For those who have taken a bite (bedumchhh) out of The Hunger Games, you already know the word obsession is a fitting category for this captivating book series.
I shan’t offer too many spoilers, I would never dream of ruining this trilogy for anyone especially after my dad and cousin simultaneously destroyed the Harry Potter series for me. Some wounds never heal.
Dad: “Dumbledore is dead.”
Dad: Uncontrollable laughter.
Cousin Addison: “Yeah, Snape killed him.”
Dad: Uncontrollable laughter.
Lesson: Family doesn’t care about crushing literary dreams. (At this point I’m assuming everyone has read the Harry Potter series, apologies if I just destroyed them for you too. Bitterness is a difficult pill to swallow.)
Back to topic.
The Hunger Games is actually a young adult series, although incredibly gruesome and dark. This is no Twilight (which was an atrocity), although it is as epic if it won’t be more so, as the vampire series that plagued bookshelves, Kindles, and movie screens alike. Oh, the tragedy Bella and Edward bestowed onto this world!
Suzanne Collins, the author, was inspired to write after watching a reality show on one TV station and then switching to another channel where she saw clips of the Iraqi war. The two concepts blended together and served as a base to the hearty story that is The Hunger Games.
The general premise is that 16-year-old Katniss lives in a post-apocalyptic world, Panem, formerly the great US of A. The territory is divided into 12 Districts, with a mysterious 13th District quelled after an uprising. The government is called the Capitol, located in what we’d consider the Rockies area more or less, and holds massive power over the Districts. In order to keep Districts from uprising like District 13, the Capitol holds the Hunger Games (dramatic music: dun dun duuuuuun) which is an annual event where one boy and one girl aged 12 to 18 from each of the 12 Districts surrounding the Capitol are selected to compete in a televised battle in which only one person can survive.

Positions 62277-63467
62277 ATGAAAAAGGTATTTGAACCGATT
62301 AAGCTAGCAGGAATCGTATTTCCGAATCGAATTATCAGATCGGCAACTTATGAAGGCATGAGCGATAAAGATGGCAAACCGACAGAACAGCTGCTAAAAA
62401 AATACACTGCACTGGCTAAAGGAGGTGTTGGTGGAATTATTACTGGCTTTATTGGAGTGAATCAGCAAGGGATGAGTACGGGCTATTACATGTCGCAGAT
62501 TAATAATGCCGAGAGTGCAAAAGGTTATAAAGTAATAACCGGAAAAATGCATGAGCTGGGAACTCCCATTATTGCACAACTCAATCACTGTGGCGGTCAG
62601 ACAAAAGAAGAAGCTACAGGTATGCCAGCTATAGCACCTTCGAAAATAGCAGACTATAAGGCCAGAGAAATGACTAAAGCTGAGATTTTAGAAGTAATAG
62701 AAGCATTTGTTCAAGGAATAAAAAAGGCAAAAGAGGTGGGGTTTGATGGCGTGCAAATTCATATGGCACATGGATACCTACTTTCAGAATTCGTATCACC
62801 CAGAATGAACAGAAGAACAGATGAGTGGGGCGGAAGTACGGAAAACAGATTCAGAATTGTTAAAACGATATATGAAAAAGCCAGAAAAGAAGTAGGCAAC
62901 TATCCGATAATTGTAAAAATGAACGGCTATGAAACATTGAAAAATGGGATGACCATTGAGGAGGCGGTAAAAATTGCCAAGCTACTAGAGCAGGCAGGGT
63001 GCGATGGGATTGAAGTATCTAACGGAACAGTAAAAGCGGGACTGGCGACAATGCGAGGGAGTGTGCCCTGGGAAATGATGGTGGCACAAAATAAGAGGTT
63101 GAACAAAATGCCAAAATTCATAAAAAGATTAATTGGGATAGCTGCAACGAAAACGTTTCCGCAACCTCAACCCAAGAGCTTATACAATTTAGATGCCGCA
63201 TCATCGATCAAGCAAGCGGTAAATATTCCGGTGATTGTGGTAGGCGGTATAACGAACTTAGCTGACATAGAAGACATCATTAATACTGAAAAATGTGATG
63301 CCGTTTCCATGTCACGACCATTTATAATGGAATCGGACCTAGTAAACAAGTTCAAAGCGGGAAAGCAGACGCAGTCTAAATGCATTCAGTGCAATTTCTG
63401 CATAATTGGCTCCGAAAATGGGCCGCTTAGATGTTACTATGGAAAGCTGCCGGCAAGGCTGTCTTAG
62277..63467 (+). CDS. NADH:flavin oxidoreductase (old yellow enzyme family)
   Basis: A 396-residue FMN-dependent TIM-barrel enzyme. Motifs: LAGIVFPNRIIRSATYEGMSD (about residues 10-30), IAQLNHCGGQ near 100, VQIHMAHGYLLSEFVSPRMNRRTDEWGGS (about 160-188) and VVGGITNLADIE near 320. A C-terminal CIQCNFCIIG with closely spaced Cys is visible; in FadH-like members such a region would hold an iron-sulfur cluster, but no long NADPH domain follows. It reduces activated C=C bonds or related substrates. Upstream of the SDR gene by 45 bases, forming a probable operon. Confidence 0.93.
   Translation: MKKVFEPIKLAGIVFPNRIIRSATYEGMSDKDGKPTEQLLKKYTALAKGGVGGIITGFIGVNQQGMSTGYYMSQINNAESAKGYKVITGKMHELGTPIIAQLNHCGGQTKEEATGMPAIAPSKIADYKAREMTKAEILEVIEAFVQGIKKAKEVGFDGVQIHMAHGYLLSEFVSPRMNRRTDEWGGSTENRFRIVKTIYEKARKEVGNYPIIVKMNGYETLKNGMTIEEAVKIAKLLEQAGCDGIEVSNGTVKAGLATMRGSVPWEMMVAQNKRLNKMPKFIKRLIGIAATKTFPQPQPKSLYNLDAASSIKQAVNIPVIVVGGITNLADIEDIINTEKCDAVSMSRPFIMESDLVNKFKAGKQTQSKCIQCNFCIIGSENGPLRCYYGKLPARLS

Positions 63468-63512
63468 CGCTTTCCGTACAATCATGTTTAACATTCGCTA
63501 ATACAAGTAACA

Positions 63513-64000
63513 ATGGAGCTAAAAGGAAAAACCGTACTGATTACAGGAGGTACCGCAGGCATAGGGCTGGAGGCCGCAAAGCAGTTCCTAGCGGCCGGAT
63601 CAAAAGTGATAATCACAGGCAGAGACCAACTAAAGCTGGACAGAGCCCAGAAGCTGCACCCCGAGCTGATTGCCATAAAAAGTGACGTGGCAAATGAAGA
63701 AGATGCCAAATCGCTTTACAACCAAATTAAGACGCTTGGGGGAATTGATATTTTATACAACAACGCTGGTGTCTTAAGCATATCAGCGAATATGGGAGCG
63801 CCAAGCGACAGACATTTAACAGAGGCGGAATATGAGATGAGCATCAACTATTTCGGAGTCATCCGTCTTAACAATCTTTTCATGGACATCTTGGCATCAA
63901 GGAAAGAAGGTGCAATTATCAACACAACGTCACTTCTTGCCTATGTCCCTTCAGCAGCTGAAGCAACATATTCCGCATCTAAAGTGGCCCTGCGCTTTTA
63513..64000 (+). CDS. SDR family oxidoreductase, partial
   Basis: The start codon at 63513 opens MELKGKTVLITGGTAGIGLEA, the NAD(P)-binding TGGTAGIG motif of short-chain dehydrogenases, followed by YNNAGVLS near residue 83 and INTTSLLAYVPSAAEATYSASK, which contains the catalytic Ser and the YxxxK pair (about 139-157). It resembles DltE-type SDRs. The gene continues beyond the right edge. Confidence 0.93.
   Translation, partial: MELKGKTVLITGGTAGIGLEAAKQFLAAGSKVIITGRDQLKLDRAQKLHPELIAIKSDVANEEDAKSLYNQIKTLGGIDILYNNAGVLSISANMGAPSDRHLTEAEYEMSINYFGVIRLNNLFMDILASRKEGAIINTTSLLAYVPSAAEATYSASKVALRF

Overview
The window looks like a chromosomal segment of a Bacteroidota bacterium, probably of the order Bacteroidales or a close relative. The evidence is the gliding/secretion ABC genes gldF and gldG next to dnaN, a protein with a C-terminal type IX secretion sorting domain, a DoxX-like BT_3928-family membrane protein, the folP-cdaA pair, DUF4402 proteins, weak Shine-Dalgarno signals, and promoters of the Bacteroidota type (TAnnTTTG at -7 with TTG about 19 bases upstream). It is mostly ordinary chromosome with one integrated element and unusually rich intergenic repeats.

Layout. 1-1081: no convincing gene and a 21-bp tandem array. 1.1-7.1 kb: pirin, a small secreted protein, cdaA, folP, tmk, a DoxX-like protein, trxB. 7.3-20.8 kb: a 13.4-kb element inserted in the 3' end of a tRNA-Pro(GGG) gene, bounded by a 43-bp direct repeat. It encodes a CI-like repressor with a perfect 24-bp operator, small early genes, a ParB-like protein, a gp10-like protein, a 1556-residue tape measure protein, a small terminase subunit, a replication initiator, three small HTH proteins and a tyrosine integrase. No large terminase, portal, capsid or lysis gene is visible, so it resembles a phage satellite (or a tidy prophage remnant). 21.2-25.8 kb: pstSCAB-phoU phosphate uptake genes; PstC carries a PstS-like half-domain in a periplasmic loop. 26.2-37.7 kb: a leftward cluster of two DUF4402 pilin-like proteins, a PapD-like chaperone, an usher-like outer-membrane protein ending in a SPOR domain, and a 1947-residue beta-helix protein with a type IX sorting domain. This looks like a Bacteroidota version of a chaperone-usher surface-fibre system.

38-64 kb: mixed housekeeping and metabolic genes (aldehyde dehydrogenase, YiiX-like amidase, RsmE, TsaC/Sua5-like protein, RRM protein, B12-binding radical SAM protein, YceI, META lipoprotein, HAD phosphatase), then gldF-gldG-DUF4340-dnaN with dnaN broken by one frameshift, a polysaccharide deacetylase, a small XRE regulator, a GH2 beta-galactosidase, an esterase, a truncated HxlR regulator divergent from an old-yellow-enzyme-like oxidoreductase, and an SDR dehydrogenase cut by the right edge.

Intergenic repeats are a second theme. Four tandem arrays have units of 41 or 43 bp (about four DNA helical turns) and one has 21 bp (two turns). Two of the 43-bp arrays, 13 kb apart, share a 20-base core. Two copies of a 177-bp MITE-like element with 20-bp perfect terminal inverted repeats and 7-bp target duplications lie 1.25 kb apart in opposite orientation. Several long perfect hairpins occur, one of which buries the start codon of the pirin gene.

Honestly, I can’t even offer any more because the book tells the story best and no magic can escape my fingertips that would be able to even begin to tease someone into reading it. I’ve read it twice through and was equally enthralled the second time around. I don’t even want to share my opinion of the characters, because it’s something the reader needs to figure on their own.
I will share this (am I building this up, or what?): it’s gruesome, it’s disturbing, it’s intriguing, it’s suspenseful, there is love, there is brainwashing, there is political undertones, and it is both satiating and wanting.
Some things to note, Katniss is quickly rising as a top baby name of 2012, it was the best-selling e-book of the holiday season, and there is a movie coming out. Trailer here!
The other books in the series are Catching Fire and Mockingjay. Once the series is finished, the conversation does not. Mixed reviews on the ending, on the writing styles of the various books themselves, and the epicness that is this series, continues on, even as the words do not.
Everyone I know, my mom, my brother-in-law, my brother’s fiancee (I may have planted this seed…muhahaha), my guy and gal friends, and strangers I meet on the street, have read this book. Those who aren’t obsessed, get there and start your literary journey to Paradise, littered with blood and political corruption.
Stay tuned for my next Obsession post: Downton Abbey! (Yes, this is a series, much like the amazing Hunger Games!)